DB: In the way that I mean, I doubt whether orchestral musicians play at all. I suppose it boils down to: I can play more of what I want to play in freely improvised music. Now for me that's not a kind of music, its more to do with an instrumental approach or an attitude: a method of making music.
I think the word free is meaningless. It is just one of those handy 4-letter words - like rock, or jazz. Somewhere down the line it has a derivation but nobody cares about that because now it has become a name.. I rather like it. But I play it because it suits me.
Q: And by thinking that you feel comfortable in playing this free music, the audience will sense the same?
DB: I have no idea about the audience.
Q: You don't care about the audience?
DB: No. Its not that I don't care. I don't know. I've thought about the audience intermittently for years and I know less about audiences now than I did when I first started thinking about it. Anyway, they are different to what they used to be but, really, I am ignorant about audiences.
Q: So whenever you play in a concert you are surprised about the reactions of the audience.
DB: I am surprised that they are there. I mean, one obvious thing is that audiences, people generally, don't like freely improvised music, otherwise the audiences would be larger of course. .. It attracts very small audiences.
Q: Why is that?
DB: They don't like it.
Q: Does it take too much effort for them? This music is not nicely prepared in little well structured portions. They have basically to create their own structure in listening to the music?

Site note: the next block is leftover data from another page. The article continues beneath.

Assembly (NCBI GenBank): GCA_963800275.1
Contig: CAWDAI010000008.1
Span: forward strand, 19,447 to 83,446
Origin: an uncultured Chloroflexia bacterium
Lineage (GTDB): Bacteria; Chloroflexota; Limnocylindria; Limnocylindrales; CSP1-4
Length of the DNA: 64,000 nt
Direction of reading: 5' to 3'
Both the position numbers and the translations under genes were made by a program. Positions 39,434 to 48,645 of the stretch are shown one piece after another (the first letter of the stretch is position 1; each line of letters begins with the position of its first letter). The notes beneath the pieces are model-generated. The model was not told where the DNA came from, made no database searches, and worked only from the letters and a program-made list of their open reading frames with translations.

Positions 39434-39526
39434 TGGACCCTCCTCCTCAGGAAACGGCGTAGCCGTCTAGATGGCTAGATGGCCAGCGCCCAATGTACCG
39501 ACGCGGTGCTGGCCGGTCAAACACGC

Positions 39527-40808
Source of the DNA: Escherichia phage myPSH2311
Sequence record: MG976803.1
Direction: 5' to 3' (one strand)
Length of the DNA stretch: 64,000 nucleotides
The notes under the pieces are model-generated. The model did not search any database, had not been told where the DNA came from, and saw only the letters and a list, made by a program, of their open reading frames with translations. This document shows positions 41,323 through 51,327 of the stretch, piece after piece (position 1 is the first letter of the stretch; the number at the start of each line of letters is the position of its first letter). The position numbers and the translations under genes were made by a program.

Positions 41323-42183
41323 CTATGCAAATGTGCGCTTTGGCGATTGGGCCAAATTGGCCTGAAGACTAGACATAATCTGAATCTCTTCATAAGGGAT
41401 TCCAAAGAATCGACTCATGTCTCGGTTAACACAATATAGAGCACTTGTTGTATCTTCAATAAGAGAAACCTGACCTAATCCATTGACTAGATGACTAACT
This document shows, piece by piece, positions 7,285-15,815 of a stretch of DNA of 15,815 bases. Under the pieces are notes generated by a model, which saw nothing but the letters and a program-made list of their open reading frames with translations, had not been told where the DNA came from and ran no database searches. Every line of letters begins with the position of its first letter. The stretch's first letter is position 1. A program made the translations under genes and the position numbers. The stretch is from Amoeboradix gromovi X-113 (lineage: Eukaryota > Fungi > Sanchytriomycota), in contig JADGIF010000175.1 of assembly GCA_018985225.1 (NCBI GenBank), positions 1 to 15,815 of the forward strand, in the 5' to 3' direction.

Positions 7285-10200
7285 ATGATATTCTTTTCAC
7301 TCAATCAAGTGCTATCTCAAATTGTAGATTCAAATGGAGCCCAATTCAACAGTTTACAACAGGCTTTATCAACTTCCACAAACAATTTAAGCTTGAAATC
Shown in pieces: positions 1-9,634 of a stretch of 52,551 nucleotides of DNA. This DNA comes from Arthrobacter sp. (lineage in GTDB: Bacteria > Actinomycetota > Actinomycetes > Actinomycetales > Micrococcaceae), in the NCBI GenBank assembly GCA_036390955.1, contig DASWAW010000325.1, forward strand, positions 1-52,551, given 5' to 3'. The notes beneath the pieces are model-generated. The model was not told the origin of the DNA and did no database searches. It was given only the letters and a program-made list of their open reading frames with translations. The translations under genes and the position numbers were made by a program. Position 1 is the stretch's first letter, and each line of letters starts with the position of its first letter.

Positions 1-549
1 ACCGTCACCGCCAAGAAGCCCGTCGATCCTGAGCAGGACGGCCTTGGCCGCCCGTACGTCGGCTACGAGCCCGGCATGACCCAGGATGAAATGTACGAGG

DB: These are difficult questions for me. I don't know. To me it is my favourite listening. There are certain musics which are not improvised that I enjoy listening to, but actually I find music which is freely improvised provides me with the most listening satisfaction even if I am not playing it. So I don't know really. Audiences usually get to hear their music in such a formalised, highly structured, way, that when it is unformalised, it sounds incoherent to them. Most music organisational devices are about taming what seems to me to be the natural unruliness of music. I mean it is not just about packaging, it is about taming. ... And this might be how music becomes acceptable. But if you work outside those structures, then I suppose it makes sense that people who rely on those structures, can't tell what the hell is going on.
Q: 90 percent of all musics in the world are improvised. Only our western music culture has this strange system of notating music. Maybe this was the reason, why tonality and harmony developed.
If we listen e.g. to African drum music or South American, they certainly have certain patterns which they use and vary. When I listen to your music, it sounds to me rather abstract of all these recognisable patterns. It is basically abstract.
DB: Using a term like abstract implies - would make me think of all music. All music I think is abstract to some degree. But I understand the point you are trying to make... I don't claim that, because most music is improvised, it is the same as freely improvised music. Freely improvised music is different to musics that include improvisation. When I put the book 'Improvisation' together, I found it useful to consider these things in terms developed in the study of language. And the main difference I think between freely improvised music and the musics you quoted is, that they are idiomatic and freely improvised music isn't. They are formed by an idiom, they are not formed by improvisation. They are formed the same way that speech vernacular, a verbal accent, is formed. They are the product of a locality and society, by characteristics shared by that society . Improvisation exists in their music in order to serve this central identity , reflecting a particular region and people. And improvisation is a tool - it might be the main tool in the music, but it is a tool.